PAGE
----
Edward Wall

Ministry of Defence Domain Hijacking

The UK's Ministry of Defence left their secondary domain name vulnerable to domain takeover, despite using it for internal services.

The Ministry of Defence (MOD) has two domain names: mod.uk and mil.uk. They registered mil.uk in 1996 but never used it publically, choosing mod.uk for their online presence. According to Wikipedia it is still used on their internal network, mostly for email.

While looking around government websites I came across this domain. Despite it supposedly being inactive publically this is the response that I received.

Fastly error: unknown domain: mil.uk. Please check that this domain has been added to a service.

The MOD uses a Content Delivery Network called Fastly and this error message was a clear indication of what was happening. While the DNS records for mil.uk were pointed to Fastly, there was no Fastly account for mil.uk.

This is a scenario where subdomain takeover, or in this case domain takeover, can occur. The attacker simply needs to sign up for a Fastly account claiming to own mil.uk. Once this is done the attacker may control the content served from the domain. This simple configuration error could potentially have led to a foreign government serving malware from a UK military domain or social engineering MOD personnel and harvesting credentials.

When Fastly receives a request for a domain they check what the instructions are from the domain owner. In this instance there was no Fastly account claiming mil.uk and therefore it threw an error. It would be very easy to sign up for a Fastly account and take control of the domain's content.

Upon further investigation I found the source of the problem. The MOD uses Fastly for their primary website (mod.uk) and had created a CNAME record for mil.uk to point to mod.uk. Since it is used on their internal network it is likely no one noticed as no one was accessing it from outside their network and from inside it would use their internal DNS which would have been configured correctly.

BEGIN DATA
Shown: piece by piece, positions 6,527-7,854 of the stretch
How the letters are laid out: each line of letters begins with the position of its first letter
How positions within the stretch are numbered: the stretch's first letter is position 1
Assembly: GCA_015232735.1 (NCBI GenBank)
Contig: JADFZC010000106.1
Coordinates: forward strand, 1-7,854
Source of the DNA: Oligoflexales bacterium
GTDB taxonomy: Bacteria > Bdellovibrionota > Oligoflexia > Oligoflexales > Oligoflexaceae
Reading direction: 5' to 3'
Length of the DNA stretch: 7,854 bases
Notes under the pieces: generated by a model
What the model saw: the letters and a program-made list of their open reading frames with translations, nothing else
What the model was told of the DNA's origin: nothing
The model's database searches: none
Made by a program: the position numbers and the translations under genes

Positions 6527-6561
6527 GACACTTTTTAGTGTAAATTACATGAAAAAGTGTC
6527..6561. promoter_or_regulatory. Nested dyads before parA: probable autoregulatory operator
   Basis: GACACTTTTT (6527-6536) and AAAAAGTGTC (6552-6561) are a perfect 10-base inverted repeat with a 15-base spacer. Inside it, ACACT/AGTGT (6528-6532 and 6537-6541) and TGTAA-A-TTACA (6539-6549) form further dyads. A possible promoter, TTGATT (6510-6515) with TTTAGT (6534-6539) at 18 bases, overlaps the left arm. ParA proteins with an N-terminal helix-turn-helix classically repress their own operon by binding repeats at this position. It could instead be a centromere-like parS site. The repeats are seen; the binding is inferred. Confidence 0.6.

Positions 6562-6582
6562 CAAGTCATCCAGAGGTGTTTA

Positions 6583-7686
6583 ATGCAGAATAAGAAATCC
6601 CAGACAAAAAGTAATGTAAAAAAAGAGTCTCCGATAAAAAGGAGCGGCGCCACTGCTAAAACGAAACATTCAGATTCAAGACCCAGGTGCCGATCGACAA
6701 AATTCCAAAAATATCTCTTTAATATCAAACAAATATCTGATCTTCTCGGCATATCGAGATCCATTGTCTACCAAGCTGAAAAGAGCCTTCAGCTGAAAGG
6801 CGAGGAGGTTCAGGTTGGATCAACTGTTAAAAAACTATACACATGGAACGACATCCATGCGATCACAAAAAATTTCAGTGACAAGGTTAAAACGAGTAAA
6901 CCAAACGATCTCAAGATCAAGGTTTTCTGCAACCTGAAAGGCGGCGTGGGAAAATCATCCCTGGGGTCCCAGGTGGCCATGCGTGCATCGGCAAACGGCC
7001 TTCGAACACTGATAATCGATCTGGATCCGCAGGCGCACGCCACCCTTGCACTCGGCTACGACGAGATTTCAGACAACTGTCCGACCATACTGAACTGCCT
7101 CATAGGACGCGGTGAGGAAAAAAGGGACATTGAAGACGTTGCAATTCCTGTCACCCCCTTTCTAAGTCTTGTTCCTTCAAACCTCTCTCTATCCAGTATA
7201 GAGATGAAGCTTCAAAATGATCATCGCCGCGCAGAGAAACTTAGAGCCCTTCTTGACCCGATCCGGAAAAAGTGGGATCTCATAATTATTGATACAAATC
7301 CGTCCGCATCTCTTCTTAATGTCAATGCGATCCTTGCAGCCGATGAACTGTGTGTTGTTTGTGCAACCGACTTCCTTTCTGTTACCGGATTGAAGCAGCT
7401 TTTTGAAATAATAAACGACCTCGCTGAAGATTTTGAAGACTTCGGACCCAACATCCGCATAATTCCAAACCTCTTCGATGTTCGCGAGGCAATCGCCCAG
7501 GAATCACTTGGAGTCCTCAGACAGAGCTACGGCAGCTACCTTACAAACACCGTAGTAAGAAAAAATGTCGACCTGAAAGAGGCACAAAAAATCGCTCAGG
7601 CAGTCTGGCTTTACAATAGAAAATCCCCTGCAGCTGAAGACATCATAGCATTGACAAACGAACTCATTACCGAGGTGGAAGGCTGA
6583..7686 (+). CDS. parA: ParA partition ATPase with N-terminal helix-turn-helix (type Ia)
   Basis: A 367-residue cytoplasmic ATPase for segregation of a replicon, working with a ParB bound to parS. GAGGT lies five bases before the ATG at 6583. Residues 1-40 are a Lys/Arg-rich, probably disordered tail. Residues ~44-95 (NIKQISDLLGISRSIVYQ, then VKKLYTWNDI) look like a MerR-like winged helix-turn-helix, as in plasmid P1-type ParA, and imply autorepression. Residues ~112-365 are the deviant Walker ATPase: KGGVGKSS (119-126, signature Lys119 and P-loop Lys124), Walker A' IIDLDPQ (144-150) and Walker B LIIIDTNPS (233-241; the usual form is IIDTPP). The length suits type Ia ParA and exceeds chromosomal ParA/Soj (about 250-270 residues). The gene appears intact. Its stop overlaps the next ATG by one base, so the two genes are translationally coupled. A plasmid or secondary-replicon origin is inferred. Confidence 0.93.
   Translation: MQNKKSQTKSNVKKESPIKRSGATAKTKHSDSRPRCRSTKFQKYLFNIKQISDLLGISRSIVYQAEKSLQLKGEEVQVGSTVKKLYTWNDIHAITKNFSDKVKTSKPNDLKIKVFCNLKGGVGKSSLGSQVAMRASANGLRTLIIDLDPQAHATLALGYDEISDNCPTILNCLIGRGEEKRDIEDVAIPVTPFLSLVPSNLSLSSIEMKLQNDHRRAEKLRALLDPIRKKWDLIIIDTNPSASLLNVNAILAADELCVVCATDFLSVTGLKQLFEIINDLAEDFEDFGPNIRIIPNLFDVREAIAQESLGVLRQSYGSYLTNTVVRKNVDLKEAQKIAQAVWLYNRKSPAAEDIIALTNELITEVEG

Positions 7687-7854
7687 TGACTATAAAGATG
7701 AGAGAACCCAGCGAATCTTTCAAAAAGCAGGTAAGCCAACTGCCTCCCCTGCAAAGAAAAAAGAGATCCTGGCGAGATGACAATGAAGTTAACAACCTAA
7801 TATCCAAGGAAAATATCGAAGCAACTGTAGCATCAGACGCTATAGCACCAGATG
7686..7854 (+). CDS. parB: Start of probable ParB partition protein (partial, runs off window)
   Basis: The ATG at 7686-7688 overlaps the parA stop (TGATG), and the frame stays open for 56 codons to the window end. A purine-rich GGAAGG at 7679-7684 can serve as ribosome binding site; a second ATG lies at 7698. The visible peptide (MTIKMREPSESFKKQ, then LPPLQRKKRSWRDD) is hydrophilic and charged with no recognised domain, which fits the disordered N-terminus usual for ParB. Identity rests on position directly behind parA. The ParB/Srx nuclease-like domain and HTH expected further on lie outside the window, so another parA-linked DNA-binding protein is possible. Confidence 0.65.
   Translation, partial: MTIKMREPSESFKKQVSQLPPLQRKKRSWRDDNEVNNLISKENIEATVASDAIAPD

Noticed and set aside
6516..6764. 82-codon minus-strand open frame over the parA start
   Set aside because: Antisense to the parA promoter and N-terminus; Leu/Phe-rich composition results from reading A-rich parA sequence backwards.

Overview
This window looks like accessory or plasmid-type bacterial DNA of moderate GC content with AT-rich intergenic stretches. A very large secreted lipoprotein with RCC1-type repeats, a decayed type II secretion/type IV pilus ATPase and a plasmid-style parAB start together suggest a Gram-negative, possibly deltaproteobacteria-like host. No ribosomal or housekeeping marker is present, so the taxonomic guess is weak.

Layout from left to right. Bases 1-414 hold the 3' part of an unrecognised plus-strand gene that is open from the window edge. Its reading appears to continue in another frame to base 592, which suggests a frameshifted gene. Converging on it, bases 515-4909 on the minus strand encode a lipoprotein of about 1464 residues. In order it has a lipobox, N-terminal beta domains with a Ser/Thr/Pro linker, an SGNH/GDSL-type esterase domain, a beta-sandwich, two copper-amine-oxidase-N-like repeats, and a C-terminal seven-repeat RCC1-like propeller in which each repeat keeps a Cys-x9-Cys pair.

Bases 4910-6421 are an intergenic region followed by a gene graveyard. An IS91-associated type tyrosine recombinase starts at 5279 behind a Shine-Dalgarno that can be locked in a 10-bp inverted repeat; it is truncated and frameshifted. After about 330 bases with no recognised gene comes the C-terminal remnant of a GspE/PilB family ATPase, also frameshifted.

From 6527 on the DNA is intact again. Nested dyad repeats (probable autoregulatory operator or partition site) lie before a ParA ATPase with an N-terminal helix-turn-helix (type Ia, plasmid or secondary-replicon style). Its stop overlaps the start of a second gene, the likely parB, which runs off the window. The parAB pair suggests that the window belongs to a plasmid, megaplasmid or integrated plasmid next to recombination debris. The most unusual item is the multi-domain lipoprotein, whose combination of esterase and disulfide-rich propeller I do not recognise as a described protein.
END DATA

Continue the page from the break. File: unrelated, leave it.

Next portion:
I discovered this issue in April 2018 and my first action was to contact the email listed on the domain registration. My email went unacknowledged and after 4 months of silence the issue had still not been fixed. At this point I contacted the National Cyber Security Centre (NCSC) through their vulnerability disclosure program.

The NCSC were extremely efficient, taking action on the day of my email. Unfortunately their only available action was to forward the details to the MOD. Again I received no response from the MOD.

5 months after my second message I again reported the vulnerability through the NCSC in February 2019. I explained the problem and gave a 90 day deadline to fix the issue before I would disclose it publicly.

In early March I finally received a response from the MOD confirming that the issue was being investigated. It was fixed in the intervening weeks.

From the first report, it took the MOD over a year to rectify a simple issue which should have been fixed almost instantly. Looking back at the Web Archive shows that the vulnerability had existed since October 2015, more than 2 years before I identified the issue.